Baldwin, Abraham, 1754-1807

Alternative names
Birth 1754-11-22
Death 1807-03-04

Biographical notes:

Connecticut-born delegate to the Constitutional Convention; senator representing Georgia.

From the description of Autograph letter signed : Philadelphia, to James Jackson, 1789 July 17. (Unknown). WorldCat record id: 270974870

From the description of Autograph letter signed : New York, to an unidentified recipient, 1789 Sept. 28. (Unknown). WorldCat record id: 270974869

Baldwin was born in North Guilford, Conn., graduated from Yale University (1772) and served in the Revolutionary War (1777-1783) as chaplain. He studied law and admitted to the bar in Conn. in 1784. He moved to Augusta, Ga., in 1784 to practice law. After service in the Georgia House of Representatives (1785) he served in the Continental Congress from Georgia (1785, 1787 and 1788) and was a member of the U.S. Constitutional Congress. He served in the U.S. House of Representatives (1789-1799) and in the U.S. Senate (1799-1807). He was one of the founders of the University of Georgia and its first president (1786-1801).

From the description of [Letter] 1806 Feb. 23, Washington [to] Dear Sir / Abr Baldwin. (Smith College). WorldCat record id: 156913003

U.S. senator and representative from Georgia, delegate to U.S. Continental Congress from Georgia, educator, clergyman, and lawyer.

From the description of Abraham Baldwin correspondence, 1800. (Unknown). WorldCat record id: 79449974

Abraham Baldwin, Georgia politician and educator, and Founder of the University of Georgia, was born in North Guilford, Connecticut, on November 22, 1754, to Michael and Lucy Dudley Baldwin. Michael, the local blacksmith, had moved his family (including Abraham and his seven half-siblings) to New Haven to secure an education for his children. There, Abraham attended Yale College, and remained three years after graduation to study theology. He was licensed to preach in 1775, but became a tutor at Yale instead, remaining there until 1779. He joined the Continental Army as a Chaplain, serving in Connecticut, New York, and New Jersey. During this service, he met George Washington, Nathanael Greene, and other future leaders. Yale asked him to return as a professor of Divinity in 1781, but Baldwin declined, preferring to study the law rather than submit to the narrow controlled environment at the college. After he was licensed to practice, he elected to move to Georgia in 1783, probably at the urging of Greene. Settling in Savannah, Baldwin quickly found his place in Georgia, and followed the relocation of the state capitol to Augusta. In the fall of 1784, he was elected to the legislature from Wilkes County, and soon became well-to-do by means of his thriving law practice. In February of 1784, he had been asked to sit on a board of trustees charged with administering a land grant of 40,000 acres set aside by the state for the purpose of establishing a "College or Seminary of Learning". Baldwin wrote the charter for the University of Georgia, and saw it adopted by the state legislature in January of 1785. This charter was the first ever written and adopted for a state-supported public University. The University, originally to be sited at the planned new state capitol in Louisville, was not built until 1801 due to a war with Creek Indians, and then it was situated at a spot on the Oconee River selected by a committee led by Baldwin. The town was named Athens, and work on the actual University was begun. Also in 1785, Baldwin was named a delegate to the Confederation Congress, where he served until the Constitution became the law of the land. From 1788 to 1798, he served in the House of Representatives, and he was elected a Senator by the state legislature that same year. He would remain in the U.S . Senate until his death, serving several times as President pro tempore of that body. He chaired the committee which structured the national executive branch, and accomplished much in the area of negotiations with the various Indian tribes in his adopted home state. A man of enormous personal integrity, he was able to avoid a duel when challenged. Baldwin was firmly committed to states' rights, and felt that, although slavery was wrong, that Georgia would eventually abandon it. He was opposed to war as a tool of political policy, and though originally more conservative in his political philosophies, gradually became more liberal, and counted Thomas Jefferson as a close friend. The day after the closing session of the 9th session of Congress (March 4, 1807), Abraham Baldwin died in Washington D.C., and was buried in Rock Creek Cemetery.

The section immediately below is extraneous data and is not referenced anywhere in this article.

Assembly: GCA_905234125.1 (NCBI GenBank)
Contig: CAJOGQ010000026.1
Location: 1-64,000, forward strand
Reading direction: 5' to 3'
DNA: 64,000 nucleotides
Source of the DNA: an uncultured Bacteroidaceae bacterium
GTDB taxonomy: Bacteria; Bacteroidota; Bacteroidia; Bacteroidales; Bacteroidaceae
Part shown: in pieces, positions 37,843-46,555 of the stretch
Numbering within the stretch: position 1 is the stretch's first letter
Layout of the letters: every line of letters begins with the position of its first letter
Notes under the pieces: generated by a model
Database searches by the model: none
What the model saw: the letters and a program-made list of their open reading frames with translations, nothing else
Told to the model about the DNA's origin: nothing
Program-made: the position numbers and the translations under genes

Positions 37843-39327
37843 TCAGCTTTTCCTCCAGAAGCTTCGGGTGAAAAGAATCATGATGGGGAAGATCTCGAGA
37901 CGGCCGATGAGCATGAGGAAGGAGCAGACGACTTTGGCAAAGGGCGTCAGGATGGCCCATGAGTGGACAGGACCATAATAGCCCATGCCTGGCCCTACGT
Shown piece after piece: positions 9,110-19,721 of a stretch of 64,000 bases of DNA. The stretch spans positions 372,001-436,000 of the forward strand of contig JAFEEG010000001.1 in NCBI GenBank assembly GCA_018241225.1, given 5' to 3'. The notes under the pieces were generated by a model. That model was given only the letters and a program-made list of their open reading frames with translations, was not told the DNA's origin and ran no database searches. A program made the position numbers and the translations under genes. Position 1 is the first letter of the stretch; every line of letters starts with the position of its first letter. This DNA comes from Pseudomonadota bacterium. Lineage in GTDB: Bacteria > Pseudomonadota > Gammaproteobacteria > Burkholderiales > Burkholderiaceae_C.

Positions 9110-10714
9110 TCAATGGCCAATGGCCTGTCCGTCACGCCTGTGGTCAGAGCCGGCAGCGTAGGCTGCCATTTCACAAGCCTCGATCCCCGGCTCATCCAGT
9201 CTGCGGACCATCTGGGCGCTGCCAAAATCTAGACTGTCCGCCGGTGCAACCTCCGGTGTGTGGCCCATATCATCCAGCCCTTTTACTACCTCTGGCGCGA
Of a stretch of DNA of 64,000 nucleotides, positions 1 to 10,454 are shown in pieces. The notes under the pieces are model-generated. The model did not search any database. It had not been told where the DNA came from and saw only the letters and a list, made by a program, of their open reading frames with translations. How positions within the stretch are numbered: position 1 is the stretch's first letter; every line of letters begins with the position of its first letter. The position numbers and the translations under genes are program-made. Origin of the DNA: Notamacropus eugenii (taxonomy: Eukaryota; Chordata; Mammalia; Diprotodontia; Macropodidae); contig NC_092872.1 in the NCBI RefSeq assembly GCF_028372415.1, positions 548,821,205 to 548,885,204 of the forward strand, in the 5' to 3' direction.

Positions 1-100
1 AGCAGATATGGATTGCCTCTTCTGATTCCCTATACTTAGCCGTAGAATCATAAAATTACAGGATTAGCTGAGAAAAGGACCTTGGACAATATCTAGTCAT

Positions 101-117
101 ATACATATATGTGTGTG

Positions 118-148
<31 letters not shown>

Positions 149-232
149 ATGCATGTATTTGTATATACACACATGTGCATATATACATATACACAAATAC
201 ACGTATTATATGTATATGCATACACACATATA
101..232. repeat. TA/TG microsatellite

From the description of Abraham Baldwin papers, circa 1770-1808. (University of Georgia). WorldCat record id: 690906140

American politician, educator and Revolutionary patriot, U.S. Congressman from Georgia, 1789-1799; U.S. Senator from Georgia, 1799-1807.

From the guide to the Abraham Baldwin letters, 1788, 1792, (The New York Public Library. Manuscripts and Archives Division.)


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  • Legislation
  • Maritime law
  • Yazoo Fraud, 1795
  • Debts, Public
  • Tariff
  • Pendulum
  • Taxation
  • State universities and colleges--Law and legislation
  • Revolutionary literature, American
  • Literature--History and criticism
  • Accounts
  • Budget
  • Natural law
  • Creek Indians--History--Sources


  • Representatives, U.S. Congress--Georgia
  • Clergy
  • Lawyers
  • Senators, U.S. Congress--Georgia
  • Educators
  • Delegates, U.S. Continental Congress--Georgia


  • Georgia (as recorded)
  • Saint Louis (Mo.) (as recorded)
  • Georgia (as recorded)
  • United States (as recorded)